Navy researchers eye pulsed electrical charge emitter for antisubmarine warfare

CHELMSFORD, Mass., 26 Aug. 2005. Researchers at Phoenix Science & Technology Inc. in Chelmsford, Mass., are developing devices that deliver pulsed electrical discharges to help the U.S. Navy with undersea and antisubmarine warfare.

Aug 26th, 2005

By John Keller

CHELMSFORD, Mass., 26 Aug. 2005. Researchers at Phoenix Science & Technology Inc. in Chelmsford, Mass., are developing devices that deliver pulsed electrical discharges to help the U.S. Navy with undersea and antisubmarine warfare.

The devices are called plasma sparkers, which create a pulsed electric discharge in water between electrodes that generates a shock wave with pressure and spectrum qualitatively the same as explosives, as well as creates ultraviolet light emissions and OH radicals.

U.S. Navy leaders are interested in plasma sparker technology for its potential to create false acoustic signatures to defeat torpedoes and smart mines, and to create loud undersea sonar "pings" to help locate and track hostile submarines.

Plasma sparkers also have potential commercial applications to prevent the growth of unwanted sealife such as zebra muscles on pipes and other underwater structures, as well as for water purification.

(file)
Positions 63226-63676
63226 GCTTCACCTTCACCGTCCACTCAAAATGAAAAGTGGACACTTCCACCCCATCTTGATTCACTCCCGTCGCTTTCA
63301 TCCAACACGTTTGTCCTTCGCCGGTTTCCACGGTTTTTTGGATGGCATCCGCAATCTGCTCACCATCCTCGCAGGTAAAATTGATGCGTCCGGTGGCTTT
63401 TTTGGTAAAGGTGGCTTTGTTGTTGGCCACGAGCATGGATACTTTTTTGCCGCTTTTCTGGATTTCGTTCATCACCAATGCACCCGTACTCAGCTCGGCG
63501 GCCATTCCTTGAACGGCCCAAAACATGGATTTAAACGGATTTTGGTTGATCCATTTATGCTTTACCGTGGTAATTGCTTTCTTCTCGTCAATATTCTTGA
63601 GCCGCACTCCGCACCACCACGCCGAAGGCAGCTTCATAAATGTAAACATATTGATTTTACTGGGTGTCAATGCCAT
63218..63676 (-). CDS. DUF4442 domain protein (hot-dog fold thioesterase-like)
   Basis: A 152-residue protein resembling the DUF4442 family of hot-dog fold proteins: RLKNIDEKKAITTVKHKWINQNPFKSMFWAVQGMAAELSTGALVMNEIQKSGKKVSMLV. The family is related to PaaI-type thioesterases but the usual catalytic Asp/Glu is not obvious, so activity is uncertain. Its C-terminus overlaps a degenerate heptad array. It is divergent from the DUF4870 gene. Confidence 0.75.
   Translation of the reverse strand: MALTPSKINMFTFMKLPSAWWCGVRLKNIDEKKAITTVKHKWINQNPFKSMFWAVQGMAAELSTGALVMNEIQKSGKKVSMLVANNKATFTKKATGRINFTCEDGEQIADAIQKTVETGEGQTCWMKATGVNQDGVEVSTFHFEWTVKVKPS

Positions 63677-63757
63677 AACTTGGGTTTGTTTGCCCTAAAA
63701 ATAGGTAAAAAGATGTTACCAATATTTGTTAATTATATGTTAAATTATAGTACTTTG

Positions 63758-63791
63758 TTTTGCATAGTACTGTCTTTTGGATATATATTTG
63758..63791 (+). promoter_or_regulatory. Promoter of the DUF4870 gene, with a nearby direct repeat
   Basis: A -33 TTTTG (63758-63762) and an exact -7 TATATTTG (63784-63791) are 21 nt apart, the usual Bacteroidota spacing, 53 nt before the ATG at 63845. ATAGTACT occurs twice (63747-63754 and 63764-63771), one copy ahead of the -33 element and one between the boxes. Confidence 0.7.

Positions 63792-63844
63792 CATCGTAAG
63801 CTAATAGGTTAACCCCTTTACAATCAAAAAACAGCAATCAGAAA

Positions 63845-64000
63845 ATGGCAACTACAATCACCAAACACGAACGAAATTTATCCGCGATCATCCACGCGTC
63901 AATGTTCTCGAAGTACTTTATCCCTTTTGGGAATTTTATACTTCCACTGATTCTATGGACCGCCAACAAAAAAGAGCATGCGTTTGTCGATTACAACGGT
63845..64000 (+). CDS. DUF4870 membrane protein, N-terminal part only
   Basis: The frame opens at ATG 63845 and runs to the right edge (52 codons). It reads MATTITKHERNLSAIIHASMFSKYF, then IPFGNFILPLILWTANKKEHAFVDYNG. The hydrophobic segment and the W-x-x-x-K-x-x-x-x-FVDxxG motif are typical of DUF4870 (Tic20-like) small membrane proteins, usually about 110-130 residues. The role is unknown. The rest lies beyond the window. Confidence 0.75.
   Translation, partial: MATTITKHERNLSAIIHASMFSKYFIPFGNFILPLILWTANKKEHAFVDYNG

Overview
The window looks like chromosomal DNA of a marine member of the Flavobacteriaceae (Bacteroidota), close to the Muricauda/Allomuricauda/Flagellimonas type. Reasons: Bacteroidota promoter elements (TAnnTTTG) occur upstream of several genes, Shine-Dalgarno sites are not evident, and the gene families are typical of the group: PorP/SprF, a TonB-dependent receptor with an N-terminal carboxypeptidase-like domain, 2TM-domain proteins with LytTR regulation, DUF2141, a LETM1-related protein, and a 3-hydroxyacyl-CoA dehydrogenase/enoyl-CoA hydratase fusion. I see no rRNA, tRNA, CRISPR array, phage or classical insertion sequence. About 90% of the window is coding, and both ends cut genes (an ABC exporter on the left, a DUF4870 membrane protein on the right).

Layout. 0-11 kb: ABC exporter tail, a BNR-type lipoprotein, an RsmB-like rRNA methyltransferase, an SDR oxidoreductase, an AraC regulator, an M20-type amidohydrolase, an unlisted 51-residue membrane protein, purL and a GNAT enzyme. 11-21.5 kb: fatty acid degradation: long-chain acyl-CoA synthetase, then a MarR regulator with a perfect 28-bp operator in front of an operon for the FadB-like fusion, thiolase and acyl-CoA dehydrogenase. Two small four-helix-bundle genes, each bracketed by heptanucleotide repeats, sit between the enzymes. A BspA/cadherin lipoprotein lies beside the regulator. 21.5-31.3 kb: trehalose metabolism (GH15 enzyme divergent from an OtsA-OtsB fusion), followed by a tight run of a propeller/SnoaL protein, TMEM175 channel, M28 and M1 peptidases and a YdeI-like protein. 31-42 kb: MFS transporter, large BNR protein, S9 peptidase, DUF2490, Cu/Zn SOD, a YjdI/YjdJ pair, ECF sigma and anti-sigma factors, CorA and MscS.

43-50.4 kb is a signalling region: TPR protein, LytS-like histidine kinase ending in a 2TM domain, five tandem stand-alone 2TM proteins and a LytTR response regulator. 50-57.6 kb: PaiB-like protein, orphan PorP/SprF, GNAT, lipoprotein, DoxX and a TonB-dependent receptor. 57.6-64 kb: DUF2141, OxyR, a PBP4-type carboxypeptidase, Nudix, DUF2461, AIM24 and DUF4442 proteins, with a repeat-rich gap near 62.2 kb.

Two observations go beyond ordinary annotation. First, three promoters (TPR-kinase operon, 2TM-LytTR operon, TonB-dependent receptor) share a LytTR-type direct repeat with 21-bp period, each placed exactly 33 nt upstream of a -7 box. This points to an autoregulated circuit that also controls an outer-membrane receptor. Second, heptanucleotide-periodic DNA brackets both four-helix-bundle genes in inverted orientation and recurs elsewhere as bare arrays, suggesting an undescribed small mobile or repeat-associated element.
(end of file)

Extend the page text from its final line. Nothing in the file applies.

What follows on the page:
Navy officials most lately are awarded Phoenix Science a $15 million phase III, Small Business Innovative Research (SBIR) contract for projects called Surface Discharge Low Frequency Acoustic Source, High-Efficiency Plasma Sparkers for New Applications, and High Source Level Plasma Sparkers Driven by High-Energy Density Capacitors for Navy Applications.

All these projects are related to undersea and antisubmarine warfare, explains Phoenix Science President Raymond Schaefer. The contract, awarded from the Naval Air Warfare Center Aircraft Division in Lakehurst, N.J., was announced Aug. 24. The contract number is N68335-05-D-0016.

Navy experts particularly are interested in plasma sparkers that are small, light, and affordable enough to install in air-dropped sonobuoys, Schaefer says.

Phonenix Science experts will perform research, develop, build, and demonstrate prototypes, write software, and retrofit the systems they develop into existing Navy aircraft, surface ships, and submarines.

Work will be in Chelmsford, Mass., and will be finished in August 2010. For more information contact Phoenix Science & Technology online at www.phoenixsandt.com.

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